“Microscopic” means something is so small that it can only be seen through a special tool called a microscope. “Hematuria” means blood in the urine. So, if you have microscopic hematuria, you have red blood cells in your urine. These blood cells are so small, though, that you can’t see the blood when you urinate.
Symptoms of microscopic hematuria
Most of the time, you will not have any symptoms of microscopic hematuria. Sometimes you may feel a burning sensation when you urinate. Or you may feel the urge to urinate more often than usual.
What causes microscopic hematuria?
Some of the most common causes of blood in the urine include:
- Kidney infections.
- Enlarged prostate.
- Urinary tract (bladder) infection.
- Swelling in the filtering system of the kidneys (this is called “glomerulonephritis”).
- A stone in your bladder or in a kidney.
- A disease that runs in families, such as cystic kidney disease.
- Some medicines.
- A blood disease, like sickle cell anemia.
- A tumor in your urinary tract (this may or may not be cancer).
- Exercise (when this is the cause, hematuria will usually go away in 24 hours).
How is microscopic hematuria diagnosed?
Your doctor will usually start by asking you for a urine sample. He or she will test your urine (urinalysis) for the presence of red blood cells. Your doctor will also check for other things that might explain what is wrong. For example, white blood cells in your urine usually mean that you have an infection. If you do have blood in your urine, your doctor will ask you some questions to find out what caused it.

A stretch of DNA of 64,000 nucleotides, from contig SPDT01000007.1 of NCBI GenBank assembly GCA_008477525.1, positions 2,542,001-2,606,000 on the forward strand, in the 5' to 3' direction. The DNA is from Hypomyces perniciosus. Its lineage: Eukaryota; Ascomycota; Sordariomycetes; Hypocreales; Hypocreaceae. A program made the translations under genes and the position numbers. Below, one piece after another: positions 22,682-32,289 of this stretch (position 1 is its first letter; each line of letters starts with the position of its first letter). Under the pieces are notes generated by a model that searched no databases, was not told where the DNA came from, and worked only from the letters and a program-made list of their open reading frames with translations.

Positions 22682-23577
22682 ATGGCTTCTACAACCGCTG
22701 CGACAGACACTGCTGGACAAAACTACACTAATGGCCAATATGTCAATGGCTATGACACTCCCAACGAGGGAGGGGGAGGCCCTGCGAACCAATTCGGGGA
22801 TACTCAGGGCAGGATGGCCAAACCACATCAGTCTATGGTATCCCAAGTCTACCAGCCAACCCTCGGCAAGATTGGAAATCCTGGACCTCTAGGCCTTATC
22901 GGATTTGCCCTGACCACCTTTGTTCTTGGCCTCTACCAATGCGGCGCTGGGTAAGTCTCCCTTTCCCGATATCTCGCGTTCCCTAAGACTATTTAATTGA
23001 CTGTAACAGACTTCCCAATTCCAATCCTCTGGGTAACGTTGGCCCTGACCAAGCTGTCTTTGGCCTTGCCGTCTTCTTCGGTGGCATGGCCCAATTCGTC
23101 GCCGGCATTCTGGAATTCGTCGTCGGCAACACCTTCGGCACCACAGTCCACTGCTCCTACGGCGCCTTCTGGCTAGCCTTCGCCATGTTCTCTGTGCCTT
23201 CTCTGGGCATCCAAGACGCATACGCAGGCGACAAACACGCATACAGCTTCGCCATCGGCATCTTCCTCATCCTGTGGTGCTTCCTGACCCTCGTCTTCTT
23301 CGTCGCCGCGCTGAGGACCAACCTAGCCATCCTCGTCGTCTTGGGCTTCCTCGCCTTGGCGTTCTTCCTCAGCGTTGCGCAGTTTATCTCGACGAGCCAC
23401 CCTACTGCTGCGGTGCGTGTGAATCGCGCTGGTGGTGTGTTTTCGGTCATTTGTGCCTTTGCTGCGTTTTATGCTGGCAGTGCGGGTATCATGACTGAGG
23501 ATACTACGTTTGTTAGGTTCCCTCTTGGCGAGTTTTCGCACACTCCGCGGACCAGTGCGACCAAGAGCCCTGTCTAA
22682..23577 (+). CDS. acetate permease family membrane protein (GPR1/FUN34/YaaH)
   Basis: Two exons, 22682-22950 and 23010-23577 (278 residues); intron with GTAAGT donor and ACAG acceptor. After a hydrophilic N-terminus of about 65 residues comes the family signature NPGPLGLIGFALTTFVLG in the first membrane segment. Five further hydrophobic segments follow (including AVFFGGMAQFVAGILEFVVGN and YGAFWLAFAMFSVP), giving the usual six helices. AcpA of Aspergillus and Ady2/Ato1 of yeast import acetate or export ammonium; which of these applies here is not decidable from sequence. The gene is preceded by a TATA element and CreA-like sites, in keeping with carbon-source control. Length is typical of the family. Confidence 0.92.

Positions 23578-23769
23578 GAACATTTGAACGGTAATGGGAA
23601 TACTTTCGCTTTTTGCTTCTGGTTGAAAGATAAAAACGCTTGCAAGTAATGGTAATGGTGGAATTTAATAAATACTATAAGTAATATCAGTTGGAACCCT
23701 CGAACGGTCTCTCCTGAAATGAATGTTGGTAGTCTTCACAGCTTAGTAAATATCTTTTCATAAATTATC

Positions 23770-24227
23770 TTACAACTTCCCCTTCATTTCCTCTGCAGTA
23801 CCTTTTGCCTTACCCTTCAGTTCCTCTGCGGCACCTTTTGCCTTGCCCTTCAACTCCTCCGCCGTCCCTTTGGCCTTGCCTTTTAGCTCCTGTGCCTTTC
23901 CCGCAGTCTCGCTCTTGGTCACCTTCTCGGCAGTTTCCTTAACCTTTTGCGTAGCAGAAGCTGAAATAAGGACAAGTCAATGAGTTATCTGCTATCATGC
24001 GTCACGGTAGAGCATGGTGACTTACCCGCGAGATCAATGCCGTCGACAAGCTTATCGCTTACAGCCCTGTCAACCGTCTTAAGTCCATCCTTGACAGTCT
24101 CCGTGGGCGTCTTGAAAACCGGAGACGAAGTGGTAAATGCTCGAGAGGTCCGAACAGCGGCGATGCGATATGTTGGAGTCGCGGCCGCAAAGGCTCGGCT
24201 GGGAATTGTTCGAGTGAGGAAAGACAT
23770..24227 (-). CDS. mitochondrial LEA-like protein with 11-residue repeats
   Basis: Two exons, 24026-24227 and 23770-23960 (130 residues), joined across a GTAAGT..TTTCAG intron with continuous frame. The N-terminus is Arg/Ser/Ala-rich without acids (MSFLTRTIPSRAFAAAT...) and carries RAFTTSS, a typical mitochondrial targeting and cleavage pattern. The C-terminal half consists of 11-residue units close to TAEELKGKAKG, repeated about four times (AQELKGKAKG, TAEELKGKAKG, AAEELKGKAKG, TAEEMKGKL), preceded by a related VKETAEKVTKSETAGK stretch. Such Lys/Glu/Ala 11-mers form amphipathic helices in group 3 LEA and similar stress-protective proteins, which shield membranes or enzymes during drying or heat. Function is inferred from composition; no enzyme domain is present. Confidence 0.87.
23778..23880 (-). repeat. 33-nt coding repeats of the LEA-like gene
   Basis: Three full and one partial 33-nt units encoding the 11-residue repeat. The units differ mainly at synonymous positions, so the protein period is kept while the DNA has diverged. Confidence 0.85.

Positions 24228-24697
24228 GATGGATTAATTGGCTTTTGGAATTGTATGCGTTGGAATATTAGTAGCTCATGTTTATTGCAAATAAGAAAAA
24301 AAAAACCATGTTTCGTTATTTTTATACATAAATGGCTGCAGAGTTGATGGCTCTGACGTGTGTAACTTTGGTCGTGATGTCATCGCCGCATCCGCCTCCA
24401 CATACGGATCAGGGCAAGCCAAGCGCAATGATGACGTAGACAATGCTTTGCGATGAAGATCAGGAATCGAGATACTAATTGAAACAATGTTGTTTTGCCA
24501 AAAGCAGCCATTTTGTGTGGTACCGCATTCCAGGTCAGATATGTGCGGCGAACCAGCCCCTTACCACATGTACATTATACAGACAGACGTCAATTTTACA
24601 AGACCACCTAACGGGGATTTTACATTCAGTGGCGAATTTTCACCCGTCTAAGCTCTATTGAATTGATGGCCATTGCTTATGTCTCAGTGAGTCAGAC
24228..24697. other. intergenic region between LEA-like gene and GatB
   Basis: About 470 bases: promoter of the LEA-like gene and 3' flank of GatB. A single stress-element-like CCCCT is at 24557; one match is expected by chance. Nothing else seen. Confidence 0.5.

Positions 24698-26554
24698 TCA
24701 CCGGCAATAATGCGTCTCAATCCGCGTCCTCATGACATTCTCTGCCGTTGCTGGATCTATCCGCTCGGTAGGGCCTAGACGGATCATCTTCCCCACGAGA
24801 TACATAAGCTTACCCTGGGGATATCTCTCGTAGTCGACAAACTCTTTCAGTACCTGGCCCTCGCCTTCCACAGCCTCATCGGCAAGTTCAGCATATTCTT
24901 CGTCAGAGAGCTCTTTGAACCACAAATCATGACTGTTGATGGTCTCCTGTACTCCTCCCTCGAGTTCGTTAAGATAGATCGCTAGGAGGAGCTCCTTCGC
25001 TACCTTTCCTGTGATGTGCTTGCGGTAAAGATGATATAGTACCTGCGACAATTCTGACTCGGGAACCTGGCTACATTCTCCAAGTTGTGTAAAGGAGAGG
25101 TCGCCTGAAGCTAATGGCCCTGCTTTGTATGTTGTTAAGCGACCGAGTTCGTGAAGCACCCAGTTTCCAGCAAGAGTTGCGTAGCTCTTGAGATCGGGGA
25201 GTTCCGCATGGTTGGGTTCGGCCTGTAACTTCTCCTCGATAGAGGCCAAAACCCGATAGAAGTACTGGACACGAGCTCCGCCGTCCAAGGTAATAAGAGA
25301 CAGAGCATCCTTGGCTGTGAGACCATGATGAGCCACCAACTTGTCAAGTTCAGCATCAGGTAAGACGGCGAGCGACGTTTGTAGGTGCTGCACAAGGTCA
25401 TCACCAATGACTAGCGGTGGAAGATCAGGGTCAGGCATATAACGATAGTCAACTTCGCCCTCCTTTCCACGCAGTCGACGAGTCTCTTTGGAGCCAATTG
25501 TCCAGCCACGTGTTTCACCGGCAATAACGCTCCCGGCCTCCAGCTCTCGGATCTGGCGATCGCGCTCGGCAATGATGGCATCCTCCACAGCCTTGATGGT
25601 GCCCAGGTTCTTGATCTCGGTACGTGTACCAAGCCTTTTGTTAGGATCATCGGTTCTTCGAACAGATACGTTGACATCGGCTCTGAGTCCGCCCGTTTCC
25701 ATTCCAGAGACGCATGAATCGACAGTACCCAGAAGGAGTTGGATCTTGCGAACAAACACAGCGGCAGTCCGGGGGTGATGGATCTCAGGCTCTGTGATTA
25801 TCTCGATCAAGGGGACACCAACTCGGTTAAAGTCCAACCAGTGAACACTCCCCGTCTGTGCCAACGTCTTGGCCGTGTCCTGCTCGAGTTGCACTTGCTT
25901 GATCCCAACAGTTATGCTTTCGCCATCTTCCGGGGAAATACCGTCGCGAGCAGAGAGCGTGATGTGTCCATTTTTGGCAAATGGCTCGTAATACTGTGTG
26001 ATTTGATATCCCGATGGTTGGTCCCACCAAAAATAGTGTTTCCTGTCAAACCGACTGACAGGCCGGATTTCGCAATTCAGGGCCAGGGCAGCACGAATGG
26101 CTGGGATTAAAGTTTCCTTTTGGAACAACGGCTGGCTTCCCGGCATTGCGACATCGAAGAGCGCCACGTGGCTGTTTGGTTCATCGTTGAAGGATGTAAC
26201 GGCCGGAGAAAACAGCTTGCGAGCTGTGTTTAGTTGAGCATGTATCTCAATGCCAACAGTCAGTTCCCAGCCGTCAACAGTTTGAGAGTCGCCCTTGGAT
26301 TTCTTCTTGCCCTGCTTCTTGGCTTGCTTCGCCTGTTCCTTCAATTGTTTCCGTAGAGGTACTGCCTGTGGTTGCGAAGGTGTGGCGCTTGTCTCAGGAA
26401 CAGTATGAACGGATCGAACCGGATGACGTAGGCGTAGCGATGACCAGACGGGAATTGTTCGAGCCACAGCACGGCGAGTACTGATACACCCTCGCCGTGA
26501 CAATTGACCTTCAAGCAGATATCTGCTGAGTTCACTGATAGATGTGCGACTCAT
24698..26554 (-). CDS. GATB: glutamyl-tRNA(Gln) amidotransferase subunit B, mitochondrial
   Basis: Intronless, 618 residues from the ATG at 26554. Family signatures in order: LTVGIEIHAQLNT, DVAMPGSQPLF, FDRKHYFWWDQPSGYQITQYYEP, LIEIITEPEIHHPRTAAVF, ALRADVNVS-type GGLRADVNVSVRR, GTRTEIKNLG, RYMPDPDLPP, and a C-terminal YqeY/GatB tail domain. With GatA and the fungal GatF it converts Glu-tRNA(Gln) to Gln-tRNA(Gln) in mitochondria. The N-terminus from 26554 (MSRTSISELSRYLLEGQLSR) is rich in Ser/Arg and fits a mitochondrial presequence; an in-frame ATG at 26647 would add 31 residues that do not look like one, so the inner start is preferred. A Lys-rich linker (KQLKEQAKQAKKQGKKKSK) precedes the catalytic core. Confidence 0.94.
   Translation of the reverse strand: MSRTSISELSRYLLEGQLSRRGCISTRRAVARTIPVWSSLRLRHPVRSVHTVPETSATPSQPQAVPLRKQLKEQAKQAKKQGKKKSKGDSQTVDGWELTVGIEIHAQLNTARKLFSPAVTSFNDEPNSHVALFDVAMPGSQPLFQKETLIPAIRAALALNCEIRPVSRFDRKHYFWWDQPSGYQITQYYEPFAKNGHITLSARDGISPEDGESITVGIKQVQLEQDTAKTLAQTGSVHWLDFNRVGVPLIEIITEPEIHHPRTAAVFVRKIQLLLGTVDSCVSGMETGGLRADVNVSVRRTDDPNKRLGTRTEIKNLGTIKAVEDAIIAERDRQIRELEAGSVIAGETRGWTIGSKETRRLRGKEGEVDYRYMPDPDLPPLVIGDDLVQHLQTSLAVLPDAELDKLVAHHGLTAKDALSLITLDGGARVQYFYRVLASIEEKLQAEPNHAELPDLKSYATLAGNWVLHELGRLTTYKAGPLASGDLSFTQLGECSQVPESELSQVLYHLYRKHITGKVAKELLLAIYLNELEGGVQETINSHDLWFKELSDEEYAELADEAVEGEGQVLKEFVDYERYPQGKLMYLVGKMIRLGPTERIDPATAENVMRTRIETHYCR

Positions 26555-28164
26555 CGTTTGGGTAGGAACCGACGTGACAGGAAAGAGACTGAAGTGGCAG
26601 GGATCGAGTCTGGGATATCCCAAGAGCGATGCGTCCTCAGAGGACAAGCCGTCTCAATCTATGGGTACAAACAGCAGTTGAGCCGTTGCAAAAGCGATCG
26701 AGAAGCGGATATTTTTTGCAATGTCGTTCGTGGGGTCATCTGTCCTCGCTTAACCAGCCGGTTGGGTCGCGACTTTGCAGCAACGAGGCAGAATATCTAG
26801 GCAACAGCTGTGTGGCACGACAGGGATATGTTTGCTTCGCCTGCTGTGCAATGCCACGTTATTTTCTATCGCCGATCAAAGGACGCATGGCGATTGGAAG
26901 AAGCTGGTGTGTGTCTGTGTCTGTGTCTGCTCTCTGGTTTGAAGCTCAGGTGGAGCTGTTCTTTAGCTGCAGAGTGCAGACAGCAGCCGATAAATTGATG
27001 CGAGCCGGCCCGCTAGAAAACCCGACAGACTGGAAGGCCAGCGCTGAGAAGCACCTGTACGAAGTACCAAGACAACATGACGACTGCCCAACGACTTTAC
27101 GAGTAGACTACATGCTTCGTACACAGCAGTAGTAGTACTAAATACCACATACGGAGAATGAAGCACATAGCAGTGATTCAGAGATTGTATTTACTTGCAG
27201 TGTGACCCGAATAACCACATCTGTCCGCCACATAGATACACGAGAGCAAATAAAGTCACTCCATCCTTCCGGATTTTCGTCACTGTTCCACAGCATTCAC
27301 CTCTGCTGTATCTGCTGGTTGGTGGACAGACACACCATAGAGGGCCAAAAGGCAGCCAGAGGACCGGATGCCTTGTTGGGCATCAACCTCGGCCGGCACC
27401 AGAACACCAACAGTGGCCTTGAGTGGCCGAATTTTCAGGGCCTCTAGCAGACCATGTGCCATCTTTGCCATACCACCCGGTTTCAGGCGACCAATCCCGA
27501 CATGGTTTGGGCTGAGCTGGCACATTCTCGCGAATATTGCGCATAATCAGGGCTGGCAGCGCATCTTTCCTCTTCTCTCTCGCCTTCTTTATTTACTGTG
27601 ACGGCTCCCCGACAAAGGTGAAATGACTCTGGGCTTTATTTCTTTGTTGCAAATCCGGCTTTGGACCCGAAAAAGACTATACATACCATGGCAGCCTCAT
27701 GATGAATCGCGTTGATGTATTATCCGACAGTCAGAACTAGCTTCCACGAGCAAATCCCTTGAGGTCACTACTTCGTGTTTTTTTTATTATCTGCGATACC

If the cause isn’t clear, you may have to have more tests. You might have an ultrasound or an intravenous pyelogram (this is like an X-ray). A special tool, such as a cytoscope or an endoscope, may be used to look inside your bladder. These tests are usually done by a urologist.
Can microscopic hematuria be prevented or avoided?
You may not be able to prevent microscopic hematuria, depending on what causes it. But the Centers for Disease Control and Prevention recommend drinking plenty of fluids, especially when you are exercising.
Microscopic hematuria treatment
If the cause of the blood in your urine is evident, your doctor will probably treat you. Then your doctor will check your urine again to see if the blood is gone. If it’s not, your doctor may perform more tests or refer you to a urologist.
Living with microscopic hematuria
If you have no symptoms of microscopic hematuria, you may not know to alert your doctor. But if you do have symptoms, call your doctor right away. It is always important to find out the cause of blood in your urine.
Questions to ask your doctor
- What treatment is best for me?
- What is causing the blood in my urine?
- Could I have a kidney stone?
- Are there any medicines that I can take?
- Will I need surgery?
- How often do I need to come back for a follow-up visit?
- Could I have cancer?